DePIN, and more specifically, Physical Resource Networks, are at the core of the Economy of Things for a reason. Real-world focused apps providing tangible goods and services are at the core of the Economy of Things. They’re the beating heart of the economy. They’re the things. 

Digital Resource Networks and Machine DeFi do play a crucial role too, of course. The Economy of Things can not be considered the Web3 EoT without them. They're the critical glue and lifeblood for a properly functioning Economy of Things.


Where does all of this run? The blockchain, of course. 

Builders of DePINs and Machine DeFi dApps can choose between any number of Layer-1 blockchain. Layer-1s run on top of Layer-0s (like Polkadot), and enable Layer-2s, dApps and DePINs. Some Layer-1 are general purpose (like Solana), in that they’re not purposely designed to fit a niche, while others are built to power specific industries or fields, like peaq and the Economy of Things.

peaq - built to power the Economy of Things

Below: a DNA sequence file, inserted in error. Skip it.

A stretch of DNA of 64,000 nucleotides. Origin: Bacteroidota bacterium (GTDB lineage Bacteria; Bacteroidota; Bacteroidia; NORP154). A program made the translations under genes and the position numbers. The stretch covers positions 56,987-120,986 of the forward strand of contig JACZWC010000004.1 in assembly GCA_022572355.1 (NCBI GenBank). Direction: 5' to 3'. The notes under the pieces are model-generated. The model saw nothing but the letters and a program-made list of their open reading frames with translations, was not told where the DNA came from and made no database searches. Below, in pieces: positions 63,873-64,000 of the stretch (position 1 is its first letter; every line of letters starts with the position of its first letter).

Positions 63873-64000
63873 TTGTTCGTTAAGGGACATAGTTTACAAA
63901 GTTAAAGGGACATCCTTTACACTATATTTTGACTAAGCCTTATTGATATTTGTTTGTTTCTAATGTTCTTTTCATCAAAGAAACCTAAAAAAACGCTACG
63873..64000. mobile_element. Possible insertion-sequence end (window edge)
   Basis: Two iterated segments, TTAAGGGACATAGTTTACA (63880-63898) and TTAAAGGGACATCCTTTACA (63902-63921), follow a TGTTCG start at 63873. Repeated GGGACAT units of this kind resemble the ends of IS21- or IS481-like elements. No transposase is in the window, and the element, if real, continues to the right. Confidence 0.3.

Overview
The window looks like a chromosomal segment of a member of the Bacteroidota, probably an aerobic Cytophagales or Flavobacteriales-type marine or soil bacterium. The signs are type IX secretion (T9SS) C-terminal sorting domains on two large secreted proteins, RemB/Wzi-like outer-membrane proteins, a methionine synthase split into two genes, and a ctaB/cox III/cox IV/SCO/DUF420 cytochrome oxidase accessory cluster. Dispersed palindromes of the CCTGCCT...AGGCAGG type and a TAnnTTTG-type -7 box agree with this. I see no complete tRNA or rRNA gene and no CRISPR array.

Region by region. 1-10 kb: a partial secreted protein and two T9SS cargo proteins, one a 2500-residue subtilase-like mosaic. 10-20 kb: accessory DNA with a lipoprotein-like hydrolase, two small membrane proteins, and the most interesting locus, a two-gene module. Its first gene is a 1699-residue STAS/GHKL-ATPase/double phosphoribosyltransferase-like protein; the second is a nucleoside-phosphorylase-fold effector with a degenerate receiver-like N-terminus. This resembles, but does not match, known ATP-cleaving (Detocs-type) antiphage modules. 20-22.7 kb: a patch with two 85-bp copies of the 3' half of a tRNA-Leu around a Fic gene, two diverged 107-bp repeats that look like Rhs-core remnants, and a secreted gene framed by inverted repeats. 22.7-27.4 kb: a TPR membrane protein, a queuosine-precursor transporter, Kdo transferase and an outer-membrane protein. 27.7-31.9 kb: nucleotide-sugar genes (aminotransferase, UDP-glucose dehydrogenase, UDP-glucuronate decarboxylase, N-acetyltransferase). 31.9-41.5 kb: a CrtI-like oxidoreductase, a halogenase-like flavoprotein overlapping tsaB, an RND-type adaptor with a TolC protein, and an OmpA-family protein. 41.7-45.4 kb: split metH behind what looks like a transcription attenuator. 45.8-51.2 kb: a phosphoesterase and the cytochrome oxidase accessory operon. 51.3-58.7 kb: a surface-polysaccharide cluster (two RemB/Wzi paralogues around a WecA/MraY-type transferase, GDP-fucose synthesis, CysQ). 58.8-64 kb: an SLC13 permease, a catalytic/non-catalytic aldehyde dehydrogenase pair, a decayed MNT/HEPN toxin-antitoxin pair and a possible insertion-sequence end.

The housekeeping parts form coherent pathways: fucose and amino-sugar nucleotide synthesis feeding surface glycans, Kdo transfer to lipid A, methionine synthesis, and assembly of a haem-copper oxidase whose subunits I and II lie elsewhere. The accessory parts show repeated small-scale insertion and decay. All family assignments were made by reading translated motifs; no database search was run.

peaq is built from the ground up to be the best Layer-1 blockchain to build real world, Economy of Things applications on. peaq exists to power the Economy of Things, by enabling all the different dApps and DePINs that make it.

What makes peaq the best place in Web3 to build Economy of Things applications? It comes down to these next points:

Network Fundamentals 

peaq’s highly secure and decentralized blockchain is built to handle upwards of 10,000 transactions per second at as little as $0.00025 per transaction. This paired with peaq being built on the world’s greenest Layer-0, having access to the world’s second largest developer ecosystem (Polkadot), and supporting both ink! and Ethereum Virtual Machine smart contracts, makes peaq as strong as they come, fundamentally speaking.

Economic Model (Tokenomics)